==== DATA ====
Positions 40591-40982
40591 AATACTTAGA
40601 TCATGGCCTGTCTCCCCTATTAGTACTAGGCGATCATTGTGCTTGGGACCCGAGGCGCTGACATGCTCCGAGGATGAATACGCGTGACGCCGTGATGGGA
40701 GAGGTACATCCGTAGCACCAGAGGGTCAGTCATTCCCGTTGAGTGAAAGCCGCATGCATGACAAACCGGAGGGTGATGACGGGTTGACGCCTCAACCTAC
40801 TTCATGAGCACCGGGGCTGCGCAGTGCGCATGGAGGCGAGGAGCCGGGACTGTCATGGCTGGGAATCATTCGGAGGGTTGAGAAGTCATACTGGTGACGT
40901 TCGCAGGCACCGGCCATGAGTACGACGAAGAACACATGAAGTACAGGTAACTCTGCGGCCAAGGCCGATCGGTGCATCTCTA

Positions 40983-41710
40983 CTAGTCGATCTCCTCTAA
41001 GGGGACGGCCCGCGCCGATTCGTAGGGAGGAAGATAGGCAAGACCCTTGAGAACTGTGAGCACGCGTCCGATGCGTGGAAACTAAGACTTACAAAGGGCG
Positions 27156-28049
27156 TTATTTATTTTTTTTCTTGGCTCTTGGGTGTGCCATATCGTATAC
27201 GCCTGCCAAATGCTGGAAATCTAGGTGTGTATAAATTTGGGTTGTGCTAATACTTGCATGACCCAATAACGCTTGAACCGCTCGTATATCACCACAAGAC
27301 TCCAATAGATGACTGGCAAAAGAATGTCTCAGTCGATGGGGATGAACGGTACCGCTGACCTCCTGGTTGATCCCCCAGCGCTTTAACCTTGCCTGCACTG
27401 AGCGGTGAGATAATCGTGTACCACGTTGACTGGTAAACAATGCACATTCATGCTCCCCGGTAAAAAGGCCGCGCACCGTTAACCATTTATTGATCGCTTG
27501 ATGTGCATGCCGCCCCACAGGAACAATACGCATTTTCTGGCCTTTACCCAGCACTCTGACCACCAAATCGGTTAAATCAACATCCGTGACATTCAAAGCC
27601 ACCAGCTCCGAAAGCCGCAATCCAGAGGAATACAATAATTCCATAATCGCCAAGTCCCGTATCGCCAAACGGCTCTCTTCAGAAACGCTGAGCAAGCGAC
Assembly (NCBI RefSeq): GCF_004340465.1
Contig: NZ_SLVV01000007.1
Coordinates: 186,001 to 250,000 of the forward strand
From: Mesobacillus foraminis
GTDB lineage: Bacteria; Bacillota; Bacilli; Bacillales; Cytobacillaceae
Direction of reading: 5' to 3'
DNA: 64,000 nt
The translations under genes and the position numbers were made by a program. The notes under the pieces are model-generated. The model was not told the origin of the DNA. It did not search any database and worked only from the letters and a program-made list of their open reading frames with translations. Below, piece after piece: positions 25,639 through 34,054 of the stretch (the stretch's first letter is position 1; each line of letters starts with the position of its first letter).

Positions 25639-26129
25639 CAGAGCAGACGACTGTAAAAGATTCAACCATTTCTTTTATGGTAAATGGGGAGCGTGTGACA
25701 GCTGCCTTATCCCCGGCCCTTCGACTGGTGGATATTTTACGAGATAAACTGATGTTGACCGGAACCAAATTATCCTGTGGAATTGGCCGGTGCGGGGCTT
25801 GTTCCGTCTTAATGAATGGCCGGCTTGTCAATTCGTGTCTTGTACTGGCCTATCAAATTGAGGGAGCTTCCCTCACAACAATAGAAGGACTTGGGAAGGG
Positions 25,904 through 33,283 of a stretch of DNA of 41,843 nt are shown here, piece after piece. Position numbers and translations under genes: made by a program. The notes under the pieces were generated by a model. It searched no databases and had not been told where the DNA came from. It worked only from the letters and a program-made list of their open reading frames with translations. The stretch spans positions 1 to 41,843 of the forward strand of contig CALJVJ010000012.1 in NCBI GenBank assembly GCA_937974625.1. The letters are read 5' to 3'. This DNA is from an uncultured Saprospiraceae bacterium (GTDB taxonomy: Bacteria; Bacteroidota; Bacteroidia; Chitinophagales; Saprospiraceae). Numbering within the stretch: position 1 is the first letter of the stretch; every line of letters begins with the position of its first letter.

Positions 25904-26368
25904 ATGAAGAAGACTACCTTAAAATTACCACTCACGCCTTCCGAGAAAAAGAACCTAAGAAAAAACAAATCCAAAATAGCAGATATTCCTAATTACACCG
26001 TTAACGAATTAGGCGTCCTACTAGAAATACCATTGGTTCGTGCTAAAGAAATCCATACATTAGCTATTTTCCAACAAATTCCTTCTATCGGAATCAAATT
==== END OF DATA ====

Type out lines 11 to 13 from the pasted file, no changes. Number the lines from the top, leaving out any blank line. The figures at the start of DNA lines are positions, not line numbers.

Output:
27156 TTATTTATTTTTTTTCTTGGCTCTTGGGTGTGCCATATCGTATAC
27201 GCCTGCCAAATGCTGGAAATCTAGGTGTGTATAAATTTGGGTTGTGCTAATACTTGCATGACCCAATAACGCTTGAACCGCTCGTATATCACCACAAGAC
27301 TCCAATAGATGACTGGCAAAAGAATGTCTCAGTCGATGGGGATGAACGGTACCGCTGACCTCCTGGTTGATCCCCCAGCGCTTTAACCTTGCCTGCACTG